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Re: Attorney fees

From: David Kastrup
Subject: Re: Attorney fees
Date: Sun, 13 Jul 2008 09:42:17 +0200
User-agent: Gnus/5.13 (Gnus v5.13) Emacs/23.0.60 (gnu/linux)

Hyman Rosen <> writes:

> David Kastrup wrote:
>> As far as I remember, Daniel Wallace actually tried some "all the way"
>> approach in the U.S., and it was thrown out in the end because his
>> theories did not even amount to a recognizable complaint.
> He doesn't count. First of all, he did it pro se, and you can't expect
> to succeed in such a complicated area without being or having a
> lawyer. Second of all, he was suing on antitrust terms, while
> naturally being unable to show any damages to the public.
> He appeared to be under the impression that antitrust law means to
> protect competitors, not the public. He was wrong. Because of the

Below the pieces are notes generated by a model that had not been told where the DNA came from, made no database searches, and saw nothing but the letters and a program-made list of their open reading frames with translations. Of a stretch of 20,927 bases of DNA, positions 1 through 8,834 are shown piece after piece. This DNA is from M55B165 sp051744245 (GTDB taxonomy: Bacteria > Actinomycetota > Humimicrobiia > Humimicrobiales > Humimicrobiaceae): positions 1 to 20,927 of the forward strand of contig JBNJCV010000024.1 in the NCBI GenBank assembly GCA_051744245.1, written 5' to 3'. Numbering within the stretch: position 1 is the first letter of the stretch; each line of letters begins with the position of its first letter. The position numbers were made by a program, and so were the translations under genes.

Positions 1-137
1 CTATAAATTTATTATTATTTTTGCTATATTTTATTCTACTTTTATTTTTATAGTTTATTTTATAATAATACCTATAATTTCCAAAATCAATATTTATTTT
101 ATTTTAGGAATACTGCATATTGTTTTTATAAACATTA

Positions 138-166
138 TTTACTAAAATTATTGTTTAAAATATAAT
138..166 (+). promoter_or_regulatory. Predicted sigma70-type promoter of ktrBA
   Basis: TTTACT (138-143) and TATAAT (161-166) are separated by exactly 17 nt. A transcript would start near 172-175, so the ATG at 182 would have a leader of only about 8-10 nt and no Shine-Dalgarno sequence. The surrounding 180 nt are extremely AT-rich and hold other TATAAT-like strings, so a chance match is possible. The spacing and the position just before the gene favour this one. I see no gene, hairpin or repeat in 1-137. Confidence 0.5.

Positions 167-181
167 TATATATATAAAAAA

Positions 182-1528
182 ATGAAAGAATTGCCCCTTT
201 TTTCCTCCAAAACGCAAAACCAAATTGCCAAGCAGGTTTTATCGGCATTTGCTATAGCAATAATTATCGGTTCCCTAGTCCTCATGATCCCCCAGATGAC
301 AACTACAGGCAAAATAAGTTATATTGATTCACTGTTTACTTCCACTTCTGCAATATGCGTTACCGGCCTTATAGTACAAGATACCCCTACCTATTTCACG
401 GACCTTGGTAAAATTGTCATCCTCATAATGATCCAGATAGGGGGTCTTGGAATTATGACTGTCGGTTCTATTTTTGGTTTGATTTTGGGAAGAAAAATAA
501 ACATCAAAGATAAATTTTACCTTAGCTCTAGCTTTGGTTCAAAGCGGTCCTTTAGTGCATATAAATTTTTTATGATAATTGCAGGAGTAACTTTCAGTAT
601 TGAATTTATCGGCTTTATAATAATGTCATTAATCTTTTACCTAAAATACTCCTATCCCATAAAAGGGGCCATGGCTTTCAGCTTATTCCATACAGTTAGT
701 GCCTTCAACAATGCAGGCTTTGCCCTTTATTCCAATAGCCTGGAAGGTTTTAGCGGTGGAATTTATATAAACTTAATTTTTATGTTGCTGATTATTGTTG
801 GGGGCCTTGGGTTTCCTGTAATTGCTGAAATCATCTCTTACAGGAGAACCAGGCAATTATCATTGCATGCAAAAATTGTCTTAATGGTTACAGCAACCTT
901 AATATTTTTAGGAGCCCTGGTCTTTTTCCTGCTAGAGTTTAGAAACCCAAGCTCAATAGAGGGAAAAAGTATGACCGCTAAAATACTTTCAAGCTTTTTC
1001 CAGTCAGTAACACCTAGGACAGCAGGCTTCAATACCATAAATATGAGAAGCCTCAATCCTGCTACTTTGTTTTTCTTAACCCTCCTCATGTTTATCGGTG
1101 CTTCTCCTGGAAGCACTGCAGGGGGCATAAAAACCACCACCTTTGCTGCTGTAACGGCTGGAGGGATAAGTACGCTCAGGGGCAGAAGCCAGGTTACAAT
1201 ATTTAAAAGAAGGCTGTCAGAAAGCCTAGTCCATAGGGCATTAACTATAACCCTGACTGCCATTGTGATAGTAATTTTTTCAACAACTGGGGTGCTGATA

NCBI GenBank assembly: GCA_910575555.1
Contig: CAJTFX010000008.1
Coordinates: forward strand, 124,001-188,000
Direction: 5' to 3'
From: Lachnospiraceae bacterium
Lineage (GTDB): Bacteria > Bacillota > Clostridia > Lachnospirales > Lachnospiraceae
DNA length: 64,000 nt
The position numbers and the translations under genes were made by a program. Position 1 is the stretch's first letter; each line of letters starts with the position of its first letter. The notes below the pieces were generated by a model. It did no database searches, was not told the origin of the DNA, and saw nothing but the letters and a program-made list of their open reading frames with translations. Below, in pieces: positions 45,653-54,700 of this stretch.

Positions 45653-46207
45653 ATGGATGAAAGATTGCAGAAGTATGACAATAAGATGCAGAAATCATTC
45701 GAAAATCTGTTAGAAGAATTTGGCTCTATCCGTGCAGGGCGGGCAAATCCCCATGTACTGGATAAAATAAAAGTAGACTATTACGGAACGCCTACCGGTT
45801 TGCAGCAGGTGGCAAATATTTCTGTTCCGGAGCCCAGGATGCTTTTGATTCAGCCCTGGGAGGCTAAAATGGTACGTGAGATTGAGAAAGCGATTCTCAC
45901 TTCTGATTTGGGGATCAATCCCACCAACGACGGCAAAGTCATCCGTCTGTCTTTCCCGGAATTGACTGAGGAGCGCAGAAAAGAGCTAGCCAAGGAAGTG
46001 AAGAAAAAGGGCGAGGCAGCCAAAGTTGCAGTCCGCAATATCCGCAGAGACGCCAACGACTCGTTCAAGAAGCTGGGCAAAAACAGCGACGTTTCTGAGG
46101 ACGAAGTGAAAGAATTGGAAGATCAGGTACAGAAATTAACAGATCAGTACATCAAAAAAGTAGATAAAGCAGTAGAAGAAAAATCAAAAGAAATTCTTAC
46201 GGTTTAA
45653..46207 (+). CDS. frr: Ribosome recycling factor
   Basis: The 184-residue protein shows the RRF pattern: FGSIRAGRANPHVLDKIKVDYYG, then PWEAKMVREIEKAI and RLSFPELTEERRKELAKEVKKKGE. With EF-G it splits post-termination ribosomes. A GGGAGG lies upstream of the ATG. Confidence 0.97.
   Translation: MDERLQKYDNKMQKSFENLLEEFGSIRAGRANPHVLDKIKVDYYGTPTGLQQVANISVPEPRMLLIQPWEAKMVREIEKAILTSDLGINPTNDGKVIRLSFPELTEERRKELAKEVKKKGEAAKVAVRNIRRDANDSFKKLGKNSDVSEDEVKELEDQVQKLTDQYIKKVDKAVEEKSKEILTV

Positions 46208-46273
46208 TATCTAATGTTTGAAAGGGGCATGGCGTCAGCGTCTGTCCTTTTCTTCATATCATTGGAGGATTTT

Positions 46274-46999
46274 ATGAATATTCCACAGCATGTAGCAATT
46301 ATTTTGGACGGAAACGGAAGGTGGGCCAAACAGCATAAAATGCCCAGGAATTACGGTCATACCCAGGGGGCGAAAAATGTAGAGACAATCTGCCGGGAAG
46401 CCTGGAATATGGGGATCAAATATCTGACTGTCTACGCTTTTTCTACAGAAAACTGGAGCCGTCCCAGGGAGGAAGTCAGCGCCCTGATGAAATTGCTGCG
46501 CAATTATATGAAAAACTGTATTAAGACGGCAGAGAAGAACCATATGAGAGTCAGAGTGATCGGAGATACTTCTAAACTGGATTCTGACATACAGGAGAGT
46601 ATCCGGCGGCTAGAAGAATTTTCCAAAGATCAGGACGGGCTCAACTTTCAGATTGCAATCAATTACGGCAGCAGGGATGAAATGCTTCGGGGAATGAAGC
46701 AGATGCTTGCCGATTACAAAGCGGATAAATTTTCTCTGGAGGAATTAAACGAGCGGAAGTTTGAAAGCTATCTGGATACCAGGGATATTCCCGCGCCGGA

> licensing terms of free software, it is impossible for its price to be
> raised after competitors are driven out of business.

I don't see why.  If you are the sole distributor, you can put on any
price tag you want on the media.  And if you are the sole _author_, you
can put on any licensing terms you want on subsequent versions.  So most
certainly you could drive competitors out of business first and then
raise prices as long as you are the sole person with immediate rights on
the software (which is the standard situation for proprietary software).

Wallace's theory mostly breaks down because in the indicated case, the
rights were distributed among so many uncoordinated parties with
differing interests that the conspiracy theory was just stupid, and the
price-raising scenario pretty much absurd.

For other products, like, say, OpenOffice, where there is mostly a
single copyright holder with licensing change power (if I remember
correctly, but not being interested in office software I have not
followed the situation too closely), the situation might be different.
Once they achieve monopoly status, of course.

David Kastrup, Kriemhildstr. 15, 44793 Bochum

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